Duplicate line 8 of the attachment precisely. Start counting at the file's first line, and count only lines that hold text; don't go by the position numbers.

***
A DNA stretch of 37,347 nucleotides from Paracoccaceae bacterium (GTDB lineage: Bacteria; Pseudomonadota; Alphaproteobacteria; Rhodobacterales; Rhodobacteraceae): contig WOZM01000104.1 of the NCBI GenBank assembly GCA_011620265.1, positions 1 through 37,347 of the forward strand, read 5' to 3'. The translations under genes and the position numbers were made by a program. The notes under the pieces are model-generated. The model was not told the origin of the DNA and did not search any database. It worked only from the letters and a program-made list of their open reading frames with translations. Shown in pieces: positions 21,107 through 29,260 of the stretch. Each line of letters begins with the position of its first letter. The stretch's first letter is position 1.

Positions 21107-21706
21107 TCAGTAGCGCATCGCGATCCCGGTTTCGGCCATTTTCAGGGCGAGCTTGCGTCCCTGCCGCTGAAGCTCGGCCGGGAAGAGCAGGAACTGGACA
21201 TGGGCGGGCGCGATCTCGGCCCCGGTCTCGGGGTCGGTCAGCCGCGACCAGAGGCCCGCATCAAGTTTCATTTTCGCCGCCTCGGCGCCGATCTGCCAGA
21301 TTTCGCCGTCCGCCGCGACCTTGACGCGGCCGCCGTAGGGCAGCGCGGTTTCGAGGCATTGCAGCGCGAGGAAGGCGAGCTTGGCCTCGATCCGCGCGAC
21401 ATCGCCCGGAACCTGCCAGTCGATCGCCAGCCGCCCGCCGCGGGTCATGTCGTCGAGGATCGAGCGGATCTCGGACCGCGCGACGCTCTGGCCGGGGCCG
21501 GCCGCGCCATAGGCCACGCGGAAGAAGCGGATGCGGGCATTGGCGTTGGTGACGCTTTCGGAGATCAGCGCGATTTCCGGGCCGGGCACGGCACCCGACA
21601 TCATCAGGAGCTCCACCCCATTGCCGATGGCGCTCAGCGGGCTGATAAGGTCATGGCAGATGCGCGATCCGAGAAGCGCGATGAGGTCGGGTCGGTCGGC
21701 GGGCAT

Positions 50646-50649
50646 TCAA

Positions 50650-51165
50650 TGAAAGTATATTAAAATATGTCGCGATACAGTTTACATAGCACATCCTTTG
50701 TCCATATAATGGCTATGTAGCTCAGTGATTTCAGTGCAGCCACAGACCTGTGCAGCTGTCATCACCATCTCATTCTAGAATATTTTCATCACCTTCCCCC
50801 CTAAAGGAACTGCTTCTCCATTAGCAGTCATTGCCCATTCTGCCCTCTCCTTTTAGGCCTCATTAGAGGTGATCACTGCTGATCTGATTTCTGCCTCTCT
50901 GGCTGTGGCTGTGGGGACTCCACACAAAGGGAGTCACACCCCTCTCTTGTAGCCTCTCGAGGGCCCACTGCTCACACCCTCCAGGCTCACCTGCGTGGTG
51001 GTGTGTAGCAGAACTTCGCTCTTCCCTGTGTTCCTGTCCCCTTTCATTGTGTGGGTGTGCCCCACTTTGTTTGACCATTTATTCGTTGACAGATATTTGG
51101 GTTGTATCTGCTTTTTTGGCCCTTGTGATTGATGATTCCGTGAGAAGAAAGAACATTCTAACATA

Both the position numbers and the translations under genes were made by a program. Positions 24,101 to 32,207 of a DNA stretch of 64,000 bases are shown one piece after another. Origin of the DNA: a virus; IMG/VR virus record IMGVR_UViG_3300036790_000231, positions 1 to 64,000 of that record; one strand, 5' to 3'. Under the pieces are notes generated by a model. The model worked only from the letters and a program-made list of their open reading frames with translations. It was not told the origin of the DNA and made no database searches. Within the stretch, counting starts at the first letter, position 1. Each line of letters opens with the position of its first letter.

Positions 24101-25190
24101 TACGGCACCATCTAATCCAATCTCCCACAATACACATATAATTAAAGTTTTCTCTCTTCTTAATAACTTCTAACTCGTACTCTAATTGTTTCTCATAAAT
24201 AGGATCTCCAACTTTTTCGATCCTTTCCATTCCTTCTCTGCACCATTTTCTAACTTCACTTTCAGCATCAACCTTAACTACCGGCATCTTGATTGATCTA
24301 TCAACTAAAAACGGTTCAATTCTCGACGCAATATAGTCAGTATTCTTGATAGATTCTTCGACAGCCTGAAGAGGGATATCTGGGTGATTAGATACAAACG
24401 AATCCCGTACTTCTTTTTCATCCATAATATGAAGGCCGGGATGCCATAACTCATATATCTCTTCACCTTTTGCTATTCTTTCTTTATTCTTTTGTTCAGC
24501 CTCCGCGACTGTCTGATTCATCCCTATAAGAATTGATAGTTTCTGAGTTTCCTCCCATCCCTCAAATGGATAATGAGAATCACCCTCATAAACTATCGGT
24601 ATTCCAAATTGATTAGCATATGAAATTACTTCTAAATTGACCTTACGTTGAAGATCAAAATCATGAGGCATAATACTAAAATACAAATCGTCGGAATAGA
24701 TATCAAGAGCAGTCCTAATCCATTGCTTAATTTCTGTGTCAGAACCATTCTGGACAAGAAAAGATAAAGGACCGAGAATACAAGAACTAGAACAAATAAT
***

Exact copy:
21601 TCATCAGGAGCTCCACCCCATTGCCGATGGCGCTCAGCGGGCTGATAAGGTCATGGCAGATGCGCGATCCGAGAAGCGCGATGAGGTCGGGTCGGTCGGC